I was nonetheless mostly impressed by the quality flavors that arrived. A minestrone soup brimming with fresh vegetables tastes handmade and wholesome. A hearty bowl of chili was filled with slow-braised shreds of beef shank, black beans, and tiny cubes of butternut squash that delivered hits of sweetness, but also surprising bursts of hickory smoke. A bowl of mussels was standard, cooked with wine and buttery leeks, but the shellfish were also exceptionally clean and tender, with hunks of good grilled High Street on Market bread for dipping.
There are some lighter dishes here to give the menu some breadth and balance, like a bowl of simply cubed tuna poke in sesame-soy vinaigrette, avocado and crushed macadamia nuts; or a grilled toast piled high with sweet and lemony lump crab ribboned with spicy pickled peppers. A miso ramen with mushrooms was a decent stab at a thoughtful vegetarian choice (the soft-cooked egg is optional), even if its flavor and finesse didn’t measure up to better bowls in Chinatown not far away.
But Yards has its pub classics well covered. A beer-infused pretzel made for the taproom by Metropolitan Bakery comes with Brawler mustard and an addictive horseradish honey butter. The chicken wings come unconventionally glazed in the startling green hue of an herbal hot sauce made from smoked long hot chilies left to ferment with beer, a punchy but well-balanced sauce that somehow does not diminish the wings’ crispness.
The Yards deep fryer is also especially on point. Crispy saffron rice arancini balls stuffed with flavorful lamb ragù are a nod to Burke’s Italian training. Reuben fritters stuffed with the corned beef, kraut, and Swiss cheese fixings of one of the world’s great sandwiches were irresistible one-bite indulgences. Burke turns to some molecular gastronomy to produce the perfectly squared hunks of boneless thighs that get brined, layered with meat glue, and parbaked with stock for his chicken sandwich. But once they’re cut and fried to order in a buttermilk crust, then layered with house pickles and tangy herbed ranch dressing, they become what is now one of the best chicken sandwiches in the city. A whipped cream siphon, meanwhile, is the secret to the airy beer batter that perfectly coats a flaky hunk of Icelandic cod for the satisfying fish and chips, which sit over a vivid green mash of lemon-scented “mushy peas.”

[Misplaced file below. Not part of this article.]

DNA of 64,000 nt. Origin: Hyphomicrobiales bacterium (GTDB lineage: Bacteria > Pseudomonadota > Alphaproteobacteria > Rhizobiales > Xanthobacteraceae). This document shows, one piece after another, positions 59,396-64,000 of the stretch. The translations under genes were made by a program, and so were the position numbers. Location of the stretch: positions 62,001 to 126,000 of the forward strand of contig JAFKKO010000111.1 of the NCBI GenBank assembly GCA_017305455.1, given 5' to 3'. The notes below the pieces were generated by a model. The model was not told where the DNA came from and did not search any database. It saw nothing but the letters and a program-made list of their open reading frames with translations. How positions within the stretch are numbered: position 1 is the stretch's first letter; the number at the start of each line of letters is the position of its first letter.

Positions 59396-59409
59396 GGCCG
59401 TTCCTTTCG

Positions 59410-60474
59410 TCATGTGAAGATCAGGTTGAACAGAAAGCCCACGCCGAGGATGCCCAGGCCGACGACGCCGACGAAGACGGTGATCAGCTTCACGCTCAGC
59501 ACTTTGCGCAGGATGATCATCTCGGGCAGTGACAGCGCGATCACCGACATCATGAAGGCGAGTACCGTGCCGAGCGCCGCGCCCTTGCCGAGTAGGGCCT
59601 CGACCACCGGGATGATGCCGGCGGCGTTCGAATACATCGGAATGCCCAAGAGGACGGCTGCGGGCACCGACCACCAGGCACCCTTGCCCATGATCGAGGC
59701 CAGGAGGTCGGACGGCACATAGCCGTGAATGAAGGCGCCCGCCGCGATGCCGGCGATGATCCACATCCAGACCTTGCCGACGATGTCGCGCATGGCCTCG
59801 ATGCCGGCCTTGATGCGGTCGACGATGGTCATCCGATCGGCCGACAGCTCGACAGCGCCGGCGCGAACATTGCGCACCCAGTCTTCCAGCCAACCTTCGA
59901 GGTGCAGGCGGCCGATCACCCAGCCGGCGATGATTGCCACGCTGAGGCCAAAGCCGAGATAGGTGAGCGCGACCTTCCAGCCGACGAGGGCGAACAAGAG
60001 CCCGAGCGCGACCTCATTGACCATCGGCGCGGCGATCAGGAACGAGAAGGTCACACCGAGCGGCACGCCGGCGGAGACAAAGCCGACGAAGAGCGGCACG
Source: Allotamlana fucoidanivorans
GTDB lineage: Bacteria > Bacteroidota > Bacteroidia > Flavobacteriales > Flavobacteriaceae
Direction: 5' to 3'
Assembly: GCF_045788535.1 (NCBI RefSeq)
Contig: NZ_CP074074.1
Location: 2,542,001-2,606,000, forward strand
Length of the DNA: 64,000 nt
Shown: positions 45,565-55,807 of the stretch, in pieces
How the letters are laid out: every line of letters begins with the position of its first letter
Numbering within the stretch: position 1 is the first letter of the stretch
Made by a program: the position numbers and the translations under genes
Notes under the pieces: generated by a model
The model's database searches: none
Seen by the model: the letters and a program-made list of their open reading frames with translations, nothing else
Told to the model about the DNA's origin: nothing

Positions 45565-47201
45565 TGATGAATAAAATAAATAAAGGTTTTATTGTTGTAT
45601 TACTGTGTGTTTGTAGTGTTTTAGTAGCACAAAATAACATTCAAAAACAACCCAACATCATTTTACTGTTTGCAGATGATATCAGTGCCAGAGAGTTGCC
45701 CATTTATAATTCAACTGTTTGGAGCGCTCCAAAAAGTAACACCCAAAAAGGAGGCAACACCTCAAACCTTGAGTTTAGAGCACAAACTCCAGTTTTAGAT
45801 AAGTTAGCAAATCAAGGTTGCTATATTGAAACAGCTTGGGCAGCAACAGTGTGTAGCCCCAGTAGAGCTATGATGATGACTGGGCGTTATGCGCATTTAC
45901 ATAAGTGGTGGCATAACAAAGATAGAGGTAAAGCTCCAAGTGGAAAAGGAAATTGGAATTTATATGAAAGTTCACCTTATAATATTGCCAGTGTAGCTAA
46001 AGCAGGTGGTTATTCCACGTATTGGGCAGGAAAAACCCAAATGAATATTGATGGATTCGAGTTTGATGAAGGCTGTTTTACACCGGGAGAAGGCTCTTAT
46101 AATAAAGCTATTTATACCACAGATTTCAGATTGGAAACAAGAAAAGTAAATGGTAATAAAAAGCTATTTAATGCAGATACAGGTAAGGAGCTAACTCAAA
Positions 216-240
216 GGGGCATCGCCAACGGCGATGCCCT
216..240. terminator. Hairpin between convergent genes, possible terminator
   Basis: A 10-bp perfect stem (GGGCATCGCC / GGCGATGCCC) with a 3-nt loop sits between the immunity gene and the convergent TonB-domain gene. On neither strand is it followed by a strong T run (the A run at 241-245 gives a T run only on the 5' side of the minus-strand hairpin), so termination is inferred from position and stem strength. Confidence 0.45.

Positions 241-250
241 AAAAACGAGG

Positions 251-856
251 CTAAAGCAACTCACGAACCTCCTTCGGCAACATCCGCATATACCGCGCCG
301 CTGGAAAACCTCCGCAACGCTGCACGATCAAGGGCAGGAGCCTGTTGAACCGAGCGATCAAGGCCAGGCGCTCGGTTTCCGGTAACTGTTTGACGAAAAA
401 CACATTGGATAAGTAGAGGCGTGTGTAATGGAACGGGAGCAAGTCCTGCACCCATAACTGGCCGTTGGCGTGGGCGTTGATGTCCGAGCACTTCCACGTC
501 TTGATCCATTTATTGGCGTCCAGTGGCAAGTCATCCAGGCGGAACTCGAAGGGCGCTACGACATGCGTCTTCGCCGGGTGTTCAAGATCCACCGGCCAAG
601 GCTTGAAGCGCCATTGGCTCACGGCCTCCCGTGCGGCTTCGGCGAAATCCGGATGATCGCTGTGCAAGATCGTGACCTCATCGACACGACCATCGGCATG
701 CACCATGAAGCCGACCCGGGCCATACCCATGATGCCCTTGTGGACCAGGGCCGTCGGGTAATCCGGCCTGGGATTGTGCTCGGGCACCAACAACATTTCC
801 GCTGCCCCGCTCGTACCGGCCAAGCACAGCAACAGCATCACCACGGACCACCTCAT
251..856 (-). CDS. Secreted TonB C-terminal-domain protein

The chunky potatoes on that plate, which are ubiquitous throughout the menu, were a subject of debate at my table. They were crisp on the outside and fluffy in the center, and easier to produce fresh at a large scale than traditional fries. But they can also be bulky and overwhelming, especially for a traditionally frites-centric dish like foie gras poutine, which came off as dry.
My biggest disappointment here was the BBQ platter, which, despite the presence of a proper smoker, was more proof that great smoked meats cannot be a sideline: The pit master has to be all-in. The brisket was dry and lacking smoke; the smoked brats oozed orange ribbons of odd processed cheese. The St. Louis ribs were fine, but mostly because the BBQ sauce was one of the kitchen’s best uses of beer, with Tavern Porter, dried hot chilies, the tang of vinegar, and a molasses kiss adding balance.
The skewers of pork belly were another beer cuisine winner, the tender chunks glazed in a sweet dark reduction of the colonial-theme spruce ale. But for the most part, this food simply pairs well with Yards’ brews, like the patty melt burger whose good short rib patty is topped with a mop of Brawler-caramelized onions over butter-toasted High Street rye.
The roast pork sandwich, meanwhile, is a classic Philly flavor bomb boosted with garlicky herbs and a little milk in the Italian-style braise to add extra intensity. With a smear of roasted garlic puree on a lightly toasted seeded High Street roll, along with peppery broccoli rabe and a smoky roasted long hot to add some extra voltage, this sandwich of layered flavors already ranks among the city’s best. But when you can pair it with a citrusy Philly pale ale fresh out of the tank — or an old-school pour of malty ESA on cask — there’s definitely added value.
As Yards’ kitchen continues to refine its menu and explore new ways to showcase its beer even more in a restaurant setting, that value should only grow.
A garlicky roast pork sandwich with broccoli rabe and long hot chili is a full-flavored option at Yards’ new taproom.